Not a birthday.
Or personal celebration.
But … a memorable personal event. (Personal, versus of world import, namely the end of the Vietnam War). Following up on my non-NY's resolution to clean out 3 boxes of old manuscripts, I found the prologue to the first novel I ever composed directly on a typewriter.
An artifact, I know. An IBM Selectric, to be specific. (Affordable only because my husband worked for IBM and got a discount).
Before that momentous undertaking, I'd written thousands of words in cursive and then transcribed the manuscript to a typewriter.
That prologue, six typed pages, lay on top of eight legal pads with the story handwritten on the front and back pages. With no margins.
What amazed me—more than how bad the historical romance sucked—was how legible my handwriting was. I'd once taught adolescent boys and often wrote on another artifact—the blackboard (green, in my school). I also wrote in a diary and kept legible notes on my daily planner.
Today, my longhand is worse than when I copied that first Palmer cursive letter in early third grade. My keyboard skills, on the other hand, have increased my manuscript output to a level of proficiency and efficiency I'd never have achieved writing by hand.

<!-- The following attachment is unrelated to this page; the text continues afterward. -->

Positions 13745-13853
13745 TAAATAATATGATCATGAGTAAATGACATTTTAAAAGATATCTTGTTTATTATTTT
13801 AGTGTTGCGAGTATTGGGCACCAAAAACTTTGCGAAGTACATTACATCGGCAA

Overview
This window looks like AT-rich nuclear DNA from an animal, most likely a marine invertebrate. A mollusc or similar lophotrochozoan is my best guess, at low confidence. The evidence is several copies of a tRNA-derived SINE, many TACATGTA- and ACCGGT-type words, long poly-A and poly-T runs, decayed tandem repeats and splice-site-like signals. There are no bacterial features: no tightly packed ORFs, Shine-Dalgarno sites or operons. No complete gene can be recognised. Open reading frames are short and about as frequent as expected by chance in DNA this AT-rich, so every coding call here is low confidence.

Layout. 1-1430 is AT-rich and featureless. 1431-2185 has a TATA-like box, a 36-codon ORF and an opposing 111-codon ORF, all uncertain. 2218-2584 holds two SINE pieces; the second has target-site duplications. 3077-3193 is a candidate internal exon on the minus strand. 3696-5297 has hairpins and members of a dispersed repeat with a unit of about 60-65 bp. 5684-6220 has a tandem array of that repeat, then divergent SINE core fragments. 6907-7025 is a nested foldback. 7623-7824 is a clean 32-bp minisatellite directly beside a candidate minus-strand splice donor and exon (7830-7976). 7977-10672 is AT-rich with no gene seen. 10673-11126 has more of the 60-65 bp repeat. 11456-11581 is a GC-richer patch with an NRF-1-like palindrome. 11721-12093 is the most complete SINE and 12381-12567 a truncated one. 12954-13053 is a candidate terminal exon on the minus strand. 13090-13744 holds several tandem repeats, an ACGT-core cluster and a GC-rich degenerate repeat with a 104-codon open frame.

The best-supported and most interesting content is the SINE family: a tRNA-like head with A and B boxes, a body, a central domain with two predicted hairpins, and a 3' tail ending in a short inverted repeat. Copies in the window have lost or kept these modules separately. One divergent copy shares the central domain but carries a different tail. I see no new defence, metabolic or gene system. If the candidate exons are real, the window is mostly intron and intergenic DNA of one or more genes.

Still, I miss placing pen to paper and producing elegant handwriting. (I possess zero visual artistic talent, but I am in awe of beautiful penmanship). Sometimes, when I am at an impasse at my keyboard, I take out an array of pens and free write until the Muse comes back from her break.
Or until my fingers cramp.
Embracing my Luddite heart, I did a little research. Is cursive still taught in elementary schools? If so, what has replaced the Palmer method? Is printing easier to learn than script?
As with so many forays into cyberspace, I had to stop "researching" and resume pounding the keyboard. But the handwriting is on the wall …
"As we have done with the abacus and the slide rule, it is time to retire the teaching of cursive." (Morgan Polikoff, Asst Prof of the University of Southern California's Rossier School of Education, May 2013, New York Times).
In other words, in with the new, out with the old.
What about you? Do you write or print notes on paper? Or do you prefer to text?
*** AB Plum, aka Barbara Plum, lives, works, and plays without an abacus or slide rule in Silicon Valley. Her next book, Through Rose-Colored Glasses, scheduled for release on February 17, is the second book in the Ryn Davis Mystery Series.